Sepulchrum Romanorum; Cum mortuis in lingua
mortua," and the sections are tied together by a
repeated "Promenade" which lets you walk from
painting to painting.
The result is a collage of spectacularly colorful
images, and the Leipzig Gewandhaus attacked it
with the gusto itdeserved. They cheerfully chirped
through "The Ballet of Chicks in their Shells,"
rumbled over "Bydlo" (a cart with huge wheels),
and enthusiastically crashed through the finale
"The Great Gate in the Capitol City of Kiev." Not
only was the orchestra obviously having a blast,
but the musicianship was excellent, and the winds
and brasses took full advantage of the showcase

the music provided for their talents.
The first half of the concert was nothing to
sneeze at either, even if the music wasn't as
flamboyant. The "Overture to Ruy Blas," by
Mendelssohn, was very well done, played with
the verve it required. Schumann's Symphony No.
2 was also a pleasure to listen to, as the orchestra
produced a polished sound and deftly handled
emotion. The ensemble of the group really stood
out here as well - the first violins often achieved
an incredibly perfect unison, and the woodwinds
handed off parts so smoothly it was difficult to tell
where one instrument left off and the other began.
And no review of the Leipzig Gewandhaus is
complete without mentioning their legendary con-
ductor, Kurt Masur, who has been leading them
for the last 22 years. He has a masterful stage
presence, commanding attention and respect, as
he bows and sways with the music and hops into
the air at dramatic moments. This conductor is
clearly in control, and has built an enviable or-
chestra which shares his delight in music.

Last Exit
Headfirst into the Flames
It's been four cold, bleak years
since Last Exit released a domestic
LP. Their last local belch of genius
smelled a bit stale. "Iron Path" was
their only studio album, and hope-
fully their last. Their chaos loses its
torrent when laminated with tasteful
production and when the organic out-

put is studio canned.
Now we can thaw our ears to
"Headfirst into the Flames," which
captures Last Exit in the throes of
improvisation live in Stockholm and
Munich in 1989. The unduplicable
cacophony of this combo results from
the players' divergent backgrounds.
Composed of PeterBroutzmann,Sonny
Sharrock, Bill Laswell and Ronald
Shannon Jackson, Last Exit doesn't
need to strive for one coherent sound.

Their collective thrust is larger than
any of them.
While Brdtzmann's tenor sax
splatters are an inseparable part of his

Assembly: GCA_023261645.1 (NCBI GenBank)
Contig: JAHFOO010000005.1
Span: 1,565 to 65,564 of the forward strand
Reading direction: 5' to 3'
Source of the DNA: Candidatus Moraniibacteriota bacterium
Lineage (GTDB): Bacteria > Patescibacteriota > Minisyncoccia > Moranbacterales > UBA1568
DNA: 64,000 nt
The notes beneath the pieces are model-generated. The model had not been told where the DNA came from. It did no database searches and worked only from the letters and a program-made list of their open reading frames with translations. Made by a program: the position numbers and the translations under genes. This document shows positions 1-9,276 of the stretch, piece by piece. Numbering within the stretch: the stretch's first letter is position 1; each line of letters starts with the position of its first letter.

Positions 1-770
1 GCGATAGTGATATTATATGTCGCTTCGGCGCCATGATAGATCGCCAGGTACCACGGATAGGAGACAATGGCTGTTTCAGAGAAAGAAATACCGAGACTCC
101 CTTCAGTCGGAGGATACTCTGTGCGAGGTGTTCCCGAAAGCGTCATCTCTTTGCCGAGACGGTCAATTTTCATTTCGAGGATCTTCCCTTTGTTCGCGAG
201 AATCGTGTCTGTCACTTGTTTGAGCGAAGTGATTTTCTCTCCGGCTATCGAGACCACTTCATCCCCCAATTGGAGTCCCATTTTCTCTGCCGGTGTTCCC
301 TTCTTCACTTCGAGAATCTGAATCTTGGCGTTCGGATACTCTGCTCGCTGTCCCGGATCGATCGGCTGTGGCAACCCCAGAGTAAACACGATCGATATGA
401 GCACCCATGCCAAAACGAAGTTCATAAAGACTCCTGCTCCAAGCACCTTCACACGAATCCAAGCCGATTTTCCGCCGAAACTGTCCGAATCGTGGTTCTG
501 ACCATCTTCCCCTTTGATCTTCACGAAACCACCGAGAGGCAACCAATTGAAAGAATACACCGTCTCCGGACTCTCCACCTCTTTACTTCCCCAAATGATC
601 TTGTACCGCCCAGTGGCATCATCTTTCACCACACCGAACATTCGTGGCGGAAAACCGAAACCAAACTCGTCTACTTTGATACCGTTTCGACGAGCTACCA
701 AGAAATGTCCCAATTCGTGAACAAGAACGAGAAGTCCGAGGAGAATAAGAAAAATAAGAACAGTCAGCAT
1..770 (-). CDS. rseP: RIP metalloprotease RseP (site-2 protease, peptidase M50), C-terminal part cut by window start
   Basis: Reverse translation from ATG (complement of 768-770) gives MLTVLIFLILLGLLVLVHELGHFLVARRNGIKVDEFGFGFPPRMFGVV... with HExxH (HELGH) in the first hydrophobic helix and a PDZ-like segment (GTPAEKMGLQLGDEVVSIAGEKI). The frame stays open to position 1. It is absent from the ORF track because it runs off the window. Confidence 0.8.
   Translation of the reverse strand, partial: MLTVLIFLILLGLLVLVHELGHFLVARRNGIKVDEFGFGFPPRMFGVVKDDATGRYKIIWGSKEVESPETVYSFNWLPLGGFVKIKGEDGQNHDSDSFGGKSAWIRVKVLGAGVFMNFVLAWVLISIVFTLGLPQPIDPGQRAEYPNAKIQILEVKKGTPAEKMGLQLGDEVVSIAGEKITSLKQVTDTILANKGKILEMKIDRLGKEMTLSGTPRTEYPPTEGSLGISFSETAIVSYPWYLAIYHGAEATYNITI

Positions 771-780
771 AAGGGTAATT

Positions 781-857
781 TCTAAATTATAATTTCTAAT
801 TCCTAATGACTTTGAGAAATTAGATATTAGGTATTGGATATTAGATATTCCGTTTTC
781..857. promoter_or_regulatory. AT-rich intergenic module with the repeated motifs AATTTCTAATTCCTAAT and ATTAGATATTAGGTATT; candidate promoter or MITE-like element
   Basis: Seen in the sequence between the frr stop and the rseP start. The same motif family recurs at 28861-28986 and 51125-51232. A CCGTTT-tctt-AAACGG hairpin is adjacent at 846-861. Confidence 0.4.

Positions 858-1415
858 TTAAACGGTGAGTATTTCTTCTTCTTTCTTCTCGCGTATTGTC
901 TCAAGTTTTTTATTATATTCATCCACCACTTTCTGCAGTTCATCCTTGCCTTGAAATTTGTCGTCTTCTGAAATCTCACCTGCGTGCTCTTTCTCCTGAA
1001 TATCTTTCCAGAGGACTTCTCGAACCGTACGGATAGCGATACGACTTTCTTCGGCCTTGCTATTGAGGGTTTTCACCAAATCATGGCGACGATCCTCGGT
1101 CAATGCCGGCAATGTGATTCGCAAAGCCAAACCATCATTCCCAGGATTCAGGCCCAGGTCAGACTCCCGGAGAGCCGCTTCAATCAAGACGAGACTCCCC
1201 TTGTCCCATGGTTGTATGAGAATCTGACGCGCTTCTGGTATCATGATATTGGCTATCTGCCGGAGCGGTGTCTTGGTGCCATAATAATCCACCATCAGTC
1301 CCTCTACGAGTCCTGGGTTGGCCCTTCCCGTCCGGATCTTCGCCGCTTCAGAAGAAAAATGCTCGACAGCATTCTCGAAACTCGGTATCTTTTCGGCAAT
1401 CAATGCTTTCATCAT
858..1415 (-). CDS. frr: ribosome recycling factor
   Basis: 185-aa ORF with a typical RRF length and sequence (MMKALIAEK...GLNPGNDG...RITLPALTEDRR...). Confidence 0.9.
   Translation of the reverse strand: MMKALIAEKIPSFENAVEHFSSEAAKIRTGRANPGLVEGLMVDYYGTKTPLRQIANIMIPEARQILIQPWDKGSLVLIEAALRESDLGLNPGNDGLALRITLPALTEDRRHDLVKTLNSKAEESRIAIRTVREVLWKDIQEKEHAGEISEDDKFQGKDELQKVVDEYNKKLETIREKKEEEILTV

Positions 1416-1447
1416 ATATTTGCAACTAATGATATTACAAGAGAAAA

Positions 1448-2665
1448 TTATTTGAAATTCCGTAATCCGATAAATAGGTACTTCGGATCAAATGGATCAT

visceral Euro free-jazz repertoire, the
other players' day jobs are quite dif-
If you caught Sonny at the Ann
Arbor Blues and Jazz Festival in Sep-
tember, you may recognize only a
few characteristic guitar licks in his
Last Exit hysterics. His crazed free-

dom will shock you out of your sensi-
bility. This is stream of conscious-
ness, head-banger jazz and Sonny is
unchained. He provides all the ran-
dom noise a dozen bands would need;
that is, until Brotz juts his bearded
Teutonic jaw into the foray.
Jackson is enfolded in non-stop
pounding, only comparable to his solo
percussion album "Texas." RSJ keeps
an intricate beat, propelling the others
with bass wacks and repeated cymbal
And Laswell? This is one of the
few bands in which Bill participates
as an equal and doesn'teven touch the
production. His bass is responsible
for maintaining a semblance of rhyth-
mic harmony.
None of the performers outshine
each other. Collectively, this is the
product of autonomous but equal

Although their deconstructed jazz
and roll has lost some of its novelty
over the years, its vibrancy still
screams of the labor of giving birth to
a monstrous musical enigma. Now I
know why Sharrock needs ten extra
frets on his guitar: "So small, so weak,
this bloody sweatof loving"is ablues
Last Exit is a natural force beyond
reckoning. "Stare not too long in the
face of the fire," but know the fury of
the flames. Hear Last Exit for your-
self and proclaim "Jesus! What gor-
geous monkeys we are."
- Chris Wyrod
Whenever You're Ready
"Whenever You're Ready" is the

punk / power-pop band. With their
fast, bouncy, punk-tinged songs, Flop
comes across as a cross between Nir-
vana and the Monkees. This album is
17 tracks strong, and full of fun, party
music such as the bouncy "Julie
Francavilla," the loud, punchy
"Mendel's White Trash Laboratory"
and the speedy, falsetto-driven
"Woolworth." Though the songs tend
to whiz past the listener, "Whenever
You're Ready" is a pop treat worth
trying to catch a hold of.
- Heather Phares
Not Drowning, Waving
NotDrowning, Waving had aban-
ner year in 1990. The band's
See RECORDS, Page 9

we can't offer degrees in everything.

Flop comes across as a mix of Nirvana and the Monkees. And, oh yeah, they're also from Seattle.
40edjgr ai
- -- - a -- - - --til-l